Is it a bird? Is it a plane? No… it’s a flying jellyfish! In a bid to create a new kind of flying robot, scientists in the US have sought inspiration from an unlikely source. Their vehicle flaps its wings in a way that recalls the pulsating swimming motions of jellyfish – creatures that are more at home in the water than in the air.
Most previous aerial robots have been engineered to mirror the movements of creatures that can actually fly. However, it has proved difficult to mimic the complex engineering that nature has mastered through millions of years of evolution. For example, robots that are inspired by insects such as fruit flies have to continually adjust their flying motion to respond to changes in the wind. Recreating this complex control in such a small mechanism is tricky.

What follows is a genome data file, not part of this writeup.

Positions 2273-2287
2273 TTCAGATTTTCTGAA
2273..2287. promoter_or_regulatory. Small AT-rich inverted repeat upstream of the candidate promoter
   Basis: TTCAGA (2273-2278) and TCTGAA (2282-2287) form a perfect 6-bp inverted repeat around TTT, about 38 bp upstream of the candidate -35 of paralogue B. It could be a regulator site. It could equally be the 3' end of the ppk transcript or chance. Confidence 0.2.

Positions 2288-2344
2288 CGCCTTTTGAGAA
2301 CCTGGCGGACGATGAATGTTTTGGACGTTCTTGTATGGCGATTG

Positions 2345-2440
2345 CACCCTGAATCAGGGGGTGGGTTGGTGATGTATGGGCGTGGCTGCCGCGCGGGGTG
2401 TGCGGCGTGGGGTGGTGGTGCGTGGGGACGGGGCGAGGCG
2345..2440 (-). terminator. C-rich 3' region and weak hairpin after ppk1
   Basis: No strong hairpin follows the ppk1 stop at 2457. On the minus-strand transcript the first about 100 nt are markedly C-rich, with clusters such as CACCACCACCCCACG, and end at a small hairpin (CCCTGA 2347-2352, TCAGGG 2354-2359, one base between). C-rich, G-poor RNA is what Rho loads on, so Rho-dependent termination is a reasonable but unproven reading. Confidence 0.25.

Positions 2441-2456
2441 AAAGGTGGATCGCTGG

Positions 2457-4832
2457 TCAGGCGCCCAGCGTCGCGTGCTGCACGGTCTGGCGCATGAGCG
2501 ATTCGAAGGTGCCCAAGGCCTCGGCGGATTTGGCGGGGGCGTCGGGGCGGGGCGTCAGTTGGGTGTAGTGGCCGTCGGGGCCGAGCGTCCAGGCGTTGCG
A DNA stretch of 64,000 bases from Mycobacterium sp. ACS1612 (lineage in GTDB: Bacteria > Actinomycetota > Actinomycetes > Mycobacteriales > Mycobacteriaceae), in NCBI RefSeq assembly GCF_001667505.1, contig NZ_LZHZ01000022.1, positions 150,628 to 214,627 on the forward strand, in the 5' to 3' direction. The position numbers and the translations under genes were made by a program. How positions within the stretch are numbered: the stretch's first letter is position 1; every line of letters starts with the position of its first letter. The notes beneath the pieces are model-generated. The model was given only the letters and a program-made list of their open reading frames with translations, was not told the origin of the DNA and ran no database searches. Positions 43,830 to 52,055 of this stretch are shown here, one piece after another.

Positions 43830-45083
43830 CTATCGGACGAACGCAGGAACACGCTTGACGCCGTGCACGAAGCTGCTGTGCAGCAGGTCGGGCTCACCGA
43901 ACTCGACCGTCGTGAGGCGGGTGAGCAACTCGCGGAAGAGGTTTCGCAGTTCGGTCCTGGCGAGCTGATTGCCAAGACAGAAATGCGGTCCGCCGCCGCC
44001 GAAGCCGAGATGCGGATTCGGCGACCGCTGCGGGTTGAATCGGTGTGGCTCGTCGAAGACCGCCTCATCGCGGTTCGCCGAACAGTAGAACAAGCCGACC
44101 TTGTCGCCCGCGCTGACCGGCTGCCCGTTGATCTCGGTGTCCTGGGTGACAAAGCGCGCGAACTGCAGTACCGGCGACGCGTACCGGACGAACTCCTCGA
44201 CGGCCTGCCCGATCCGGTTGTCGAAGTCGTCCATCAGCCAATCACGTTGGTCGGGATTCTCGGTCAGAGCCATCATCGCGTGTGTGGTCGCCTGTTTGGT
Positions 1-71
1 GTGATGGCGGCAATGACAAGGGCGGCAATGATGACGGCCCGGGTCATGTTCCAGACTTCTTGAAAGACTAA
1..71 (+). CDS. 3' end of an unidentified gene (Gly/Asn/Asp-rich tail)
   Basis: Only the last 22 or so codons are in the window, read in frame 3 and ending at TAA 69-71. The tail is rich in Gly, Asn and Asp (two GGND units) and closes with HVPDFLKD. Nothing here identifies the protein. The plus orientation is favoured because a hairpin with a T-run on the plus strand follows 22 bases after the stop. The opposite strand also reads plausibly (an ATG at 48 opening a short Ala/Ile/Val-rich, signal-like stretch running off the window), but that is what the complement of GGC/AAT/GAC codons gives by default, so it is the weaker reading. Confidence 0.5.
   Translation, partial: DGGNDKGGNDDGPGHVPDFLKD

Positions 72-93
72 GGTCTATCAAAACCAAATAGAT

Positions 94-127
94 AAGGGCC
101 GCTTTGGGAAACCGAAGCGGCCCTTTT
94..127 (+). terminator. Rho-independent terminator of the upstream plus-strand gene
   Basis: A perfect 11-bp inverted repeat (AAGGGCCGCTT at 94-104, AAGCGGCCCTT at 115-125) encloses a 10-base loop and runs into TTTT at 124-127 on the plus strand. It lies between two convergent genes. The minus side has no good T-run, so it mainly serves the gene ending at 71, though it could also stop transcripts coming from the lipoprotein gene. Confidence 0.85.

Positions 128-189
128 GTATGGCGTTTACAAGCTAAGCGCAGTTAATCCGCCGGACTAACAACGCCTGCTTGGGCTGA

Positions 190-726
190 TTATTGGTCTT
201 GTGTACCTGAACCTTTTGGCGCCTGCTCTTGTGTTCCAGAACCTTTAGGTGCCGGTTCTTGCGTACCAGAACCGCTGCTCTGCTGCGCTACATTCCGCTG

By turning logic on its head and basing their design on a sea creature, Leif Ristroph and colleagues at New York University have come up with a solution. Their design operates without the need for any control system.
Written By: Natalie Keir
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